Every business that takes consumer payments, whether they’re a tax service or local paint store, is subject to compliance with the Payment Card Industry Data Security Standard (PCI DSS), which is usually referred to as just PCI. There are many responsibilities you have when complying with PCI DSS.
This standard governs the secure acceptance, storage, and transmission of credit and debit card information and was initiated in 2006 as a way to help control credit card fraud in the advent of online payments and the additional risk involved.
While any retailer that accepts credit or debit cards from their customers is subject to the requirements of PCI compliance, not many fully understand them or even realize it’s a requirement for their business.
Only 36.7% of organizations worldwide are currently compliant with PCI-DSS according to Verizon’s 2019 Payment Security report, and numbers have declined for the past two years.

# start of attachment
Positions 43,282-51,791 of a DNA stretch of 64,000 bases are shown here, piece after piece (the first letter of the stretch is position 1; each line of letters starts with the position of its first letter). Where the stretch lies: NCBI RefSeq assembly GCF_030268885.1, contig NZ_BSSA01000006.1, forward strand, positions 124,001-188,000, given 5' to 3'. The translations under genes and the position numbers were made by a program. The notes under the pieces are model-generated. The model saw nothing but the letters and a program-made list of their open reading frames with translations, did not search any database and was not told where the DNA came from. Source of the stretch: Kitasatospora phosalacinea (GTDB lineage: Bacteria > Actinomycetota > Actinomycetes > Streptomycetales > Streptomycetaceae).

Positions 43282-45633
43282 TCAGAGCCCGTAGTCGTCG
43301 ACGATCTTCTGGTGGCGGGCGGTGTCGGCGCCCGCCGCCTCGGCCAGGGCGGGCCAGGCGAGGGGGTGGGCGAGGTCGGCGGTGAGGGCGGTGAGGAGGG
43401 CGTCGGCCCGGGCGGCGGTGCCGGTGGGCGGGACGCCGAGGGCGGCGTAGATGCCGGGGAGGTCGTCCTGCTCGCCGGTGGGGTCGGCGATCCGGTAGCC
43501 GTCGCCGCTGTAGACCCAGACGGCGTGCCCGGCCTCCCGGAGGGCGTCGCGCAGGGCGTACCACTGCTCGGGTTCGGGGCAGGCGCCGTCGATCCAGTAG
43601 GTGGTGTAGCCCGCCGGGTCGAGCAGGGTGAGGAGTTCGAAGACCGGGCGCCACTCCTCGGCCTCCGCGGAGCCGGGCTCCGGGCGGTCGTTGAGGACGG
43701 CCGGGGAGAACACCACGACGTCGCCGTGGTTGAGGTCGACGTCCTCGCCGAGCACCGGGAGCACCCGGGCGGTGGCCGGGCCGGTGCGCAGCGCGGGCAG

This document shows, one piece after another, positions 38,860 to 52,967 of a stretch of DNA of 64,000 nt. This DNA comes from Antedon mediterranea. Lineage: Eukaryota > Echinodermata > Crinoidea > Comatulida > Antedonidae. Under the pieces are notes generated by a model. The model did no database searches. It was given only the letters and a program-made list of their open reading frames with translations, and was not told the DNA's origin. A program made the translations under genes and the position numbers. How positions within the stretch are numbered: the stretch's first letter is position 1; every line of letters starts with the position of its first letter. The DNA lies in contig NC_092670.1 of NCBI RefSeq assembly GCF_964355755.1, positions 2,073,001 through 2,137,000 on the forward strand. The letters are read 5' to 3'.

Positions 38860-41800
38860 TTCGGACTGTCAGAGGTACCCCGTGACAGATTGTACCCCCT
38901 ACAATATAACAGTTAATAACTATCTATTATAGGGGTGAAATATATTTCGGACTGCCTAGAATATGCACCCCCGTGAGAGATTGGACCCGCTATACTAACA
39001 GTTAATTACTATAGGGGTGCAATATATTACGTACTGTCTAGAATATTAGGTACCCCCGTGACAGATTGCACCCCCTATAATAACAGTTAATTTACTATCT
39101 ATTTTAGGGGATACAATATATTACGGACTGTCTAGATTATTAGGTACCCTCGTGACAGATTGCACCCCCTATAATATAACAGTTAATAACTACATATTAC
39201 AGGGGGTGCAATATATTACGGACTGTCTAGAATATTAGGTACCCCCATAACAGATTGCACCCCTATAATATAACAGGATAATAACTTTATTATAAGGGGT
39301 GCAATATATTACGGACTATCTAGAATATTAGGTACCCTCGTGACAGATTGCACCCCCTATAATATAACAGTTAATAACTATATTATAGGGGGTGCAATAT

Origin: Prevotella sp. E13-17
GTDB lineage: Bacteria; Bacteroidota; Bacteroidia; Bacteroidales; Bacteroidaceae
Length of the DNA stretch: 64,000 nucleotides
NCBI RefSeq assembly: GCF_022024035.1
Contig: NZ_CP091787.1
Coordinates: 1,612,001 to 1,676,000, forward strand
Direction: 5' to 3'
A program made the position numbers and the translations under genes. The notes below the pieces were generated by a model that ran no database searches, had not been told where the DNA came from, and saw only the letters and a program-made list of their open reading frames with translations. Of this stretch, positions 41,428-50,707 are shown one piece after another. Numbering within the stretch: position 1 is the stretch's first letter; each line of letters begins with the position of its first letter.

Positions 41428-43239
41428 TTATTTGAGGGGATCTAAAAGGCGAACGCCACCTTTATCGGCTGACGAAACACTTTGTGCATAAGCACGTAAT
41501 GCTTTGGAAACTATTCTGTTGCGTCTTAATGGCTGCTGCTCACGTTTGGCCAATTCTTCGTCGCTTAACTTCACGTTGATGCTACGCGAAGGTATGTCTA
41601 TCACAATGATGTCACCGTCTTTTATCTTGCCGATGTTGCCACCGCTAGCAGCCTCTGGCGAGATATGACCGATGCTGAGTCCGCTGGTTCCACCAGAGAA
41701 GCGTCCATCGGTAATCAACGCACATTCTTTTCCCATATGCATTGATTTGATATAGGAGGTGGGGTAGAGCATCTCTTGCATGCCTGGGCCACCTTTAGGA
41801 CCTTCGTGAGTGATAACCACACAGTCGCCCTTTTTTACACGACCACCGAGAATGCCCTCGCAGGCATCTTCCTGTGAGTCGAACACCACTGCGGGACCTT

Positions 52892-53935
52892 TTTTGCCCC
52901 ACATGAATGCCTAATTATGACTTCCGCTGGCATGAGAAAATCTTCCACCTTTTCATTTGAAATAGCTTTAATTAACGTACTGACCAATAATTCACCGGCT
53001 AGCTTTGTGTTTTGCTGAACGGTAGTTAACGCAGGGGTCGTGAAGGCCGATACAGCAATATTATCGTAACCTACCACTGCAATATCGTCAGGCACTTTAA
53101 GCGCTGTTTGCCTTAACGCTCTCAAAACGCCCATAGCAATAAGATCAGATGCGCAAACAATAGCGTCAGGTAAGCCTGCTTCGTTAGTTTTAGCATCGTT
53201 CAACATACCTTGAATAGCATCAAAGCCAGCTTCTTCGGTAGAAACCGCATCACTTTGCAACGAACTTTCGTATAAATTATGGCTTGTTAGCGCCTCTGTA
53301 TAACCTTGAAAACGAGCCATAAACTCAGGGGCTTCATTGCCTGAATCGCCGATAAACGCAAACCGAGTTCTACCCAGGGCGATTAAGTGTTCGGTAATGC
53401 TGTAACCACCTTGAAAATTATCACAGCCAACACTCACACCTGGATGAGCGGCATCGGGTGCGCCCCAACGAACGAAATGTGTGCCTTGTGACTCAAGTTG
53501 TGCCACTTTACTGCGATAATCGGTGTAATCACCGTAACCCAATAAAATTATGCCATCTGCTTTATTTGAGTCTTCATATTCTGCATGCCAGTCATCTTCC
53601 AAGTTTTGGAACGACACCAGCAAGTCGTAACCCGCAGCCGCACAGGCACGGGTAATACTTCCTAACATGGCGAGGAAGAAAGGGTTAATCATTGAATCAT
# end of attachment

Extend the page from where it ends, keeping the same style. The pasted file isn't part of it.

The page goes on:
Some factors for the poor compliance showing include:
- Companies not realizing they need to be PCI compliant if they accept debit and credit cards.
- Companies mistakenly thinking that all the compliance falls on their payment processor.
- Companies not realizing that they could lose their ability to process cards altogether if they have a breach and are found to be out of compliance with PCI.
It’s important to understand that as the entity that accepts the credit cards, even if you do have a payment processor that handles the card transaction for you, you’re still the one ultimately held responsible if there is any breach of your customers’ card data.
Following is an overview of what’s required under PCI.
Overview of the 12 Main Requirements of PCI Compliance
The Payment Card Industry Standards Security Council is the body that administers the PCI Standard for data security of payment cards. This body was created by the major credit card issuers (Visa, MasterCard, American Express, Discover, JCB).
Details of the requirements can vary depending upon your business size and scope, but there are 12 main requirements that are designed to protect cardholder data and prevent it from being breached and used by unauthorized parties.